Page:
Safe-D: Safety through Disruption

Upcoming Webinars

Title/Project/Date Speaker Webinar Overview
Title: Driving Risk Assessment Based on High-frequency, High-resolution Telematics Data

Project: Safe-D VTTI-00-028

Date: August 26, 2021, 14:00 EST

Zoom Link: Register Here

 


Dr. Feng Guo
Virginia Tech Transportation Institute

The high-frequency, high-resolution telematics driving data provide valuable information on both long-term driver behavior as well as instantaneous driving conditions. This project uses telematics driving data to modeling driving risk with three primary objectives: 1) characterize the high-frequency kinematic signatures for safety-critical events; 2) modeling driver level crash risk prediction based on kinematics features, and 3) instantaneous crash risk assessment.

The research team proposes a state-of-the-art approach for characterizing the high-frequency kinematic signatures. We developed several features representing driver behavior and underlying driving risk. These features were applied to several large-scale ride-hailing data and naturalistic driving study data to predict driving risk.

The high-frequency kinematic data coupled with the rarity of crashes demand novel modeling approaches. We developed deep learning-based models and variational inference-based rare event modeling to predict crashes from normal driving as well as predict high-risk drivers. A convolutional neural network and long short-term memory network is developed to predict crashes, near-crashes, and normal stopping behaviors. We developed a novel Variational Information for Extremal (VIE) framework for modeling rare events through deep learning models.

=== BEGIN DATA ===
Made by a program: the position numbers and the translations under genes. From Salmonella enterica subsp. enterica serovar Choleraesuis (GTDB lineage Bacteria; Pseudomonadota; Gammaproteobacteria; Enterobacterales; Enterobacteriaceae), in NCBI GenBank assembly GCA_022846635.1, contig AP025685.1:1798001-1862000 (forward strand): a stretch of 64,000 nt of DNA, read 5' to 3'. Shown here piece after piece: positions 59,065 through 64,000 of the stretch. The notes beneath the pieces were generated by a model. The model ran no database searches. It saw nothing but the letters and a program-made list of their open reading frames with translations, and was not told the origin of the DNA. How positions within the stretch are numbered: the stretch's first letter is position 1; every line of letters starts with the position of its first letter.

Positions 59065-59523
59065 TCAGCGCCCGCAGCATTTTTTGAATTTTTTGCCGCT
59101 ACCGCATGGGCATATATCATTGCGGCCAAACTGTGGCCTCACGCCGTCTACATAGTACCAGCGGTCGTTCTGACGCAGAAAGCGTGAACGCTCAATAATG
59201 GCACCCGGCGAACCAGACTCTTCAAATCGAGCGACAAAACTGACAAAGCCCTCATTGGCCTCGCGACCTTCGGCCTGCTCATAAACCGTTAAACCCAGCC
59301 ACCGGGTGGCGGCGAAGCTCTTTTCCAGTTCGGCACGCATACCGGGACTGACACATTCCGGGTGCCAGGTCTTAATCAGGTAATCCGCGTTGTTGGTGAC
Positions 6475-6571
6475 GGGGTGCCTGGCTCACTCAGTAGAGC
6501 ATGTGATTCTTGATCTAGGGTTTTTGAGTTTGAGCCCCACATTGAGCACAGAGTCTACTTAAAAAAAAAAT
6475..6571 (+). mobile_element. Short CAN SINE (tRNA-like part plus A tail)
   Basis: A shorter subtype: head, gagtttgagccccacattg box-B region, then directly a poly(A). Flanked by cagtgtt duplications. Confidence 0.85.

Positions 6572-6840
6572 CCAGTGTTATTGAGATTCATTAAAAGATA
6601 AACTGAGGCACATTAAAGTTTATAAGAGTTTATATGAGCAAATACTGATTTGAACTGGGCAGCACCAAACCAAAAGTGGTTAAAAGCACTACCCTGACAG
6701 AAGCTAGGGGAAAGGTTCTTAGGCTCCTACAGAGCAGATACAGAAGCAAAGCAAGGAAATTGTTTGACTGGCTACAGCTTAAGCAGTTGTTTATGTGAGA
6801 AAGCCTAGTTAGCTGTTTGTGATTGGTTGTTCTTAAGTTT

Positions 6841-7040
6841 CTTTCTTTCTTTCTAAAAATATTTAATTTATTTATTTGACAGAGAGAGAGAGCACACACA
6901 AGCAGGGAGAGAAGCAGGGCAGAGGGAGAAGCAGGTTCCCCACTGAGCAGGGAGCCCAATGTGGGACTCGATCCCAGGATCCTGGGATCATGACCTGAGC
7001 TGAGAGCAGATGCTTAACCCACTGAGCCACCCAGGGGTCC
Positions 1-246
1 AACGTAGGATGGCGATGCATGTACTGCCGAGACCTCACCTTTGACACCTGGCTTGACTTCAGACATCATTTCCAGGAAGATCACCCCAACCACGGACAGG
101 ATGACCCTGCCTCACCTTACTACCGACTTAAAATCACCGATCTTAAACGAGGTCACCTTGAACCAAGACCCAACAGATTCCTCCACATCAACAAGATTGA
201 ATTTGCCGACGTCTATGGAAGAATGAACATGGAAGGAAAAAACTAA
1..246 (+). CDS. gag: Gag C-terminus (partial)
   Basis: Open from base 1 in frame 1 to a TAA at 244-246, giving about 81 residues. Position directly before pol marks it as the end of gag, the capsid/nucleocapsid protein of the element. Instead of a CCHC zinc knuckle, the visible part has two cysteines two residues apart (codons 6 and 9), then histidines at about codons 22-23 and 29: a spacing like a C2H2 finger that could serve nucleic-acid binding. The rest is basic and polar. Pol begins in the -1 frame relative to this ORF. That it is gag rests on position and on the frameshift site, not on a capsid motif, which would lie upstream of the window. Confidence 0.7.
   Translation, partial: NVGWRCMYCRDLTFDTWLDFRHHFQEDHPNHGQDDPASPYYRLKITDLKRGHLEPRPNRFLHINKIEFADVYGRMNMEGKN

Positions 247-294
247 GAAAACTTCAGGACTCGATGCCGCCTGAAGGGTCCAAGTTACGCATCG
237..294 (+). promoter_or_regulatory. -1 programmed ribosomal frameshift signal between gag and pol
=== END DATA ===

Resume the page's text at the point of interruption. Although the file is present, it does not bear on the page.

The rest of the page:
This project addressed key methodological challenges in predicting driving risk using high-frequency telematics data. The findings of the project will benefit driving data processing at scale, driver safety management program, and real-time risk prediction.

Title: Data Mining Twitter to Improve Automated Vehicle Safety

Project: Safe-D 04-098

Date: June 22, 2021, 13:00 EST

Zoom Link: Register Here

 


Dr. Tony McDonald
Texas A&M University

Dr. Bert Huang
Tufts University

Automated vehicle (AV) technologies may significantly improve driving safety, but only if they are widely adopted and used appropriately. Adoption and appropriate use are influenced by user expectations, which are increasingly being driven by social media. Prior studies have observed that major news events such as crashes and technology announcements influence user responses to AVs; however, the exact impact and dynamics of this influence are not well understood. This webinar will discuss a novel three-step process that not only measures this impact but also translates it into a set of guidelines for reporting on AV events designed to calibrate driver trust and expectations. The steps include the development of a novel search method to identify AV-relevant user comments on Twitter via a semi-supervised learning approach. A topic modeling and sentiment analysis of the identified tweets to analyze the influence of crashes and news events on user sentiment about AVs, and a mixed-methods analysis to translate these findings into guidelines for AV reporting.